Strictly class warfare
College student Özgecan Aslan’a brutal killing in Mersin once again brought the usual discussion to the surface. Columnists, politicians, experts think and limit the scope of the argument to “violence against women.” Yet the real picture is far more complicated than the “men gone mad” cliché.
Özgecan Aslan is a symbol of a new generation of young, middle-class girls and women who want to break the chains of living in small cities. She had chosen psychology as a major so that she could cure people, heal people and learn about people. Unlike most young women her age, she was not seeking fame and fortune on fashion shows or TV dramas. She had grown up with wise and tolerant parents and had made them proud.
By killing her, the brutal murderer is sending the signal that no matter how well-educated and well-behaved you can be, your destiny is in the hands of someone much lesser, much worse than you. Someone with a dark life, someone who has been abused. In a country where Recep İvedik’s box office rocks 2 million, the mainstream life is the one of the killer, not ours. To be better is not valued, to get better educated does not guarantee one a good life in this country. On the contrary, the less humane, the more evil, the more brutal you are, the easier you can survive in this country. Even mediocrity is too much, you should choose to be demonic to live better.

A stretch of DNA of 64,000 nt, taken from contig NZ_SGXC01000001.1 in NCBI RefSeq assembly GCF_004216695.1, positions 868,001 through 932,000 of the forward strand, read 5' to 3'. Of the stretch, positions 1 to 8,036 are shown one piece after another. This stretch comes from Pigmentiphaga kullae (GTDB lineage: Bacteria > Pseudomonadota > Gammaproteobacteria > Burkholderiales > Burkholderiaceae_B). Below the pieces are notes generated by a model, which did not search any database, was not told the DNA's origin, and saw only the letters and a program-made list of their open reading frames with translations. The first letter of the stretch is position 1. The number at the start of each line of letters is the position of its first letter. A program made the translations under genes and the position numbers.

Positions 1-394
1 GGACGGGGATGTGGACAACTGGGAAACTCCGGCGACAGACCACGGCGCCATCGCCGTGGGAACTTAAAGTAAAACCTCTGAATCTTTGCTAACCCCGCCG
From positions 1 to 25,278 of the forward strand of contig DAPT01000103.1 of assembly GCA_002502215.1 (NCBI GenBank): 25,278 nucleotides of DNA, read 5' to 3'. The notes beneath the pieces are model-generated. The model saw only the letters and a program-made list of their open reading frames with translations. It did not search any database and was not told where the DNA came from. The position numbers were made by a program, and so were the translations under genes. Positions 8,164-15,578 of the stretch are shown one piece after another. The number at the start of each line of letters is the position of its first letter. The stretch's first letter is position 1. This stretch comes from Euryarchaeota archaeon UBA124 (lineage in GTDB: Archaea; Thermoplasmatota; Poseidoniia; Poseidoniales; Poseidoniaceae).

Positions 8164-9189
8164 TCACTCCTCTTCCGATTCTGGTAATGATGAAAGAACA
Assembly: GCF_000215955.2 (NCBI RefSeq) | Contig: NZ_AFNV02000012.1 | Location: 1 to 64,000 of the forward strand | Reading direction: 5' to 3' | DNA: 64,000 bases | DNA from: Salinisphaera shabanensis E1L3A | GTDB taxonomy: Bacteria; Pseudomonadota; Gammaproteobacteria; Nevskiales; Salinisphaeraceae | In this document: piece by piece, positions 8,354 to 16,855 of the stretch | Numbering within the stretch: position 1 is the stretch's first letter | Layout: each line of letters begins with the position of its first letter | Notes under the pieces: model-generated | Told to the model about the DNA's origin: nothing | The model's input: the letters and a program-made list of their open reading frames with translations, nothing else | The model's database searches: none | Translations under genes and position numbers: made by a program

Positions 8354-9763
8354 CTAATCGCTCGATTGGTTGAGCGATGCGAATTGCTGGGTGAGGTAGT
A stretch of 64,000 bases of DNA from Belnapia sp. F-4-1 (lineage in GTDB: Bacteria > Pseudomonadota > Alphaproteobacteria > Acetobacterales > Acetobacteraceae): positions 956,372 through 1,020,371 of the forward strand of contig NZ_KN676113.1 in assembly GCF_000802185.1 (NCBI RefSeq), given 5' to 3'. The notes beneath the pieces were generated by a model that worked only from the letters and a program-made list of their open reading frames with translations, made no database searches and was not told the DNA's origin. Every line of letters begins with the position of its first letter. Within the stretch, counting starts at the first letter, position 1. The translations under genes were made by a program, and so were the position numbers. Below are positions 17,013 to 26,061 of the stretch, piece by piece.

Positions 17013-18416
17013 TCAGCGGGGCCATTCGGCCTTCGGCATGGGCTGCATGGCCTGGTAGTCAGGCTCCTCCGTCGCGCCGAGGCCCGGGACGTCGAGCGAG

Nuh Köklü, a journalist in his 40s, died because a mad shopkeeper stabbed him. It is the same pattern. You can be well-educated, tolerant, a supporter of values and almost a militant for environmental and animal rights. In this country, this not only does not guarantee a good life, it is an open invitation to be killed on the streets by someone who barely reads and writes, but is smart enough to know the pitfalls of the penal code.
Both of these examples show us clearly that the struggle that is going on in this country is not a cultural one, but clearly class warfare. As the educated masses slowly grow and a middle class real bourgeoisie emerges, the abandoned masses of this society are resisting to their presence. They are trapped in their small neighborhoods with coffee shops full of men. There is no cinema or theater, no place to socialize, and their only entertainment is TV and online profanity/gambling.
Poverty is not the sign of this. Nor is being religious. In fact, the past 12 years has made some pious people so rich and some traditional conservatives so incredibly wealthy that, in the heart of cities, some brutal killers are questioning, “I go to the same Friday prayers as these guys, how come I am not prospering?”
Such is the atmosphere of the political saturation. It is the result of someone who is incredibly ignorant, brutal, sad and lonely running the country. It is the atmosphere of shame and childhood traumas in the government seat. It is the poisoned air of turmoil before revolutions. It is the alarm bells of a bloody and costly change. It is the blindness of power and utter hubris.
Eventually someone will ring the bell and end this masquerade.